With a big job, a baby and for those first two years, a partner with a chronic health condition, I struggled. I knew nobody in my season and I was lonely all the time. I felt no desire to be in a different season - I’d partied enough, travelled enough, slept around enough - and I was enamoured with the total consumption of my heart that occurred when I became a mother.
I didn’t want to NOT be a mother. Or to be single. Or to be on a podium, dear god, not a podium, no.
But I was struck most days by the isolation I felt in my season.
This was to continue throughout my life. Embarking on a new season without your friends means you will mostly continue that lopsided way.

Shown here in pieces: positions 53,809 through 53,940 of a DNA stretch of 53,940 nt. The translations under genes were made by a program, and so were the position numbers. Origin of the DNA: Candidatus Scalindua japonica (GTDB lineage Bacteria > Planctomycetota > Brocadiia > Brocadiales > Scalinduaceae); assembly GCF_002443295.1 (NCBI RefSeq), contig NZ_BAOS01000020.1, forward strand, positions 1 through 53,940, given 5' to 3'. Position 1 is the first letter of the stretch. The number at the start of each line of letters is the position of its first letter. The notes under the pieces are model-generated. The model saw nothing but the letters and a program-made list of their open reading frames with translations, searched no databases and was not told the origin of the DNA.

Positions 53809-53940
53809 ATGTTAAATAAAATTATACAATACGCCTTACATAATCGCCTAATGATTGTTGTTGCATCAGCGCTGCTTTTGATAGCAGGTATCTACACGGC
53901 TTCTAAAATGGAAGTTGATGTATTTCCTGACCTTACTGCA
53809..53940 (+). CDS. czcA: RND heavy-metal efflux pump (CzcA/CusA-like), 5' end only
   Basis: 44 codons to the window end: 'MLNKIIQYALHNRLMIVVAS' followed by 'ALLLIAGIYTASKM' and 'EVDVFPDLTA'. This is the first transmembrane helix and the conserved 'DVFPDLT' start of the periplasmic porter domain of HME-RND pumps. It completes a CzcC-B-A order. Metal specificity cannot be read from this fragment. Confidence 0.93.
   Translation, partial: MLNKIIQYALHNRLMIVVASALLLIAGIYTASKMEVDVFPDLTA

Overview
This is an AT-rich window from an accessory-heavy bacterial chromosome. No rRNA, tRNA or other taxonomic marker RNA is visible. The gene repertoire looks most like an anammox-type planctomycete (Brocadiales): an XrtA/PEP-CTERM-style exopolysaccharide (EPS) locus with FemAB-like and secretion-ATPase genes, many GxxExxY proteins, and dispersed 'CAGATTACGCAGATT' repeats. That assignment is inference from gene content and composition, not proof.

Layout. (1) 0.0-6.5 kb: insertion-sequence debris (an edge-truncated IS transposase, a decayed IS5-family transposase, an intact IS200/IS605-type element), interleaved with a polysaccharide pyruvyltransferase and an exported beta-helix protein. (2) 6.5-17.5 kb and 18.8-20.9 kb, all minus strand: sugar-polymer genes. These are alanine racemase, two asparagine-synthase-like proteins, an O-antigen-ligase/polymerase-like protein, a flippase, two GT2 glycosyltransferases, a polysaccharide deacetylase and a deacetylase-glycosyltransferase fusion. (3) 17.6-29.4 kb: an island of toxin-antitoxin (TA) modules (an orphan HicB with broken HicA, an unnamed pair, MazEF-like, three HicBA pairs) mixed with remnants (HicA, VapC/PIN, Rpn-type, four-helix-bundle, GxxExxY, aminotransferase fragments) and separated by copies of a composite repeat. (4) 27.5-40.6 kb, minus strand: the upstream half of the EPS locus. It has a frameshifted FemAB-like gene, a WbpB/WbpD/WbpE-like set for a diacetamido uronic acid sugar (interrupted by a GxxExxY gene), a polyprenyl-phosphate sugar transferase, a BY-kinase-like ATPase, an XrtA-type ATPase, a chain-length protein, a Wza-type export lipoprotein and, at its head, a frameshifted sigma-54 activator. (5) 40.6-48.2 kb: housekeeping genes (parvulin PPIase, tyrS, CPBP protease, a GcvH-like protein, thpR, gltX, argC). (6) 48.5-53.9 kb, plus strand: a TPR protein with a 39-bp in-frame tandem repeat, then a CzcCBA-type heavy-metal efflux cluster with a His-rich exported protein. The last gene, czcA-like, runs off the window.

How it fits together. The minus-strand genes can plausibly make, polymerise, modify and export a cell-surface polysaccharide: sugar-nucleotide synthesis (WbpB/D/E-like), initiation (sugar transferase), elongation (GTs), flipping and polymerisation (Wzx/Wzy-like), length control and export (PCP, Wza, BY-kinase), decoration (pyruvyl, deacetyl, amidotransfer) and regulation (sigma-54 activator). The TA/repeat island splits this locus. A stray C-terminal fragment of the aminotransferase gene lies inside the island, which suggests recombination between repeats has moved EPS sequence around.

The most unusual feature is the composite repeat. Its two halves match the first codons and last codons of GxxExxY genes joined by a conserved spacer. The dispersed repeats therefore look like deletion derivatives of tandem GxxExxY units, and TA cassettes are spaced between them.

We were alone in Baby Season. In Marriage Season. In Pregnancy Loss Season. In Separation Season.
Last weekend, I saw my friend Amelia and was reminded once again of the seasonal difference I experience with all of my friends.
Amelia and I fell in love almost instantly when we met at a media event around 2015 and we have texted each other several times a day ever since. Geography has not been a friend to our friendship, however, and pretty soon after we met, Amelia moved to Japan and then Washington. I’d guess we’ve been in the same room for less than 10 occasions in seven years, including the day we met.
In that time, Amelia got married and had two children. Until last weekend, I had only met one of her children, when he was a baby and she made a fleeting visit home for Christmas.
She had never met my two youngest children. Never been to my house. We’d never met each other’s husbands.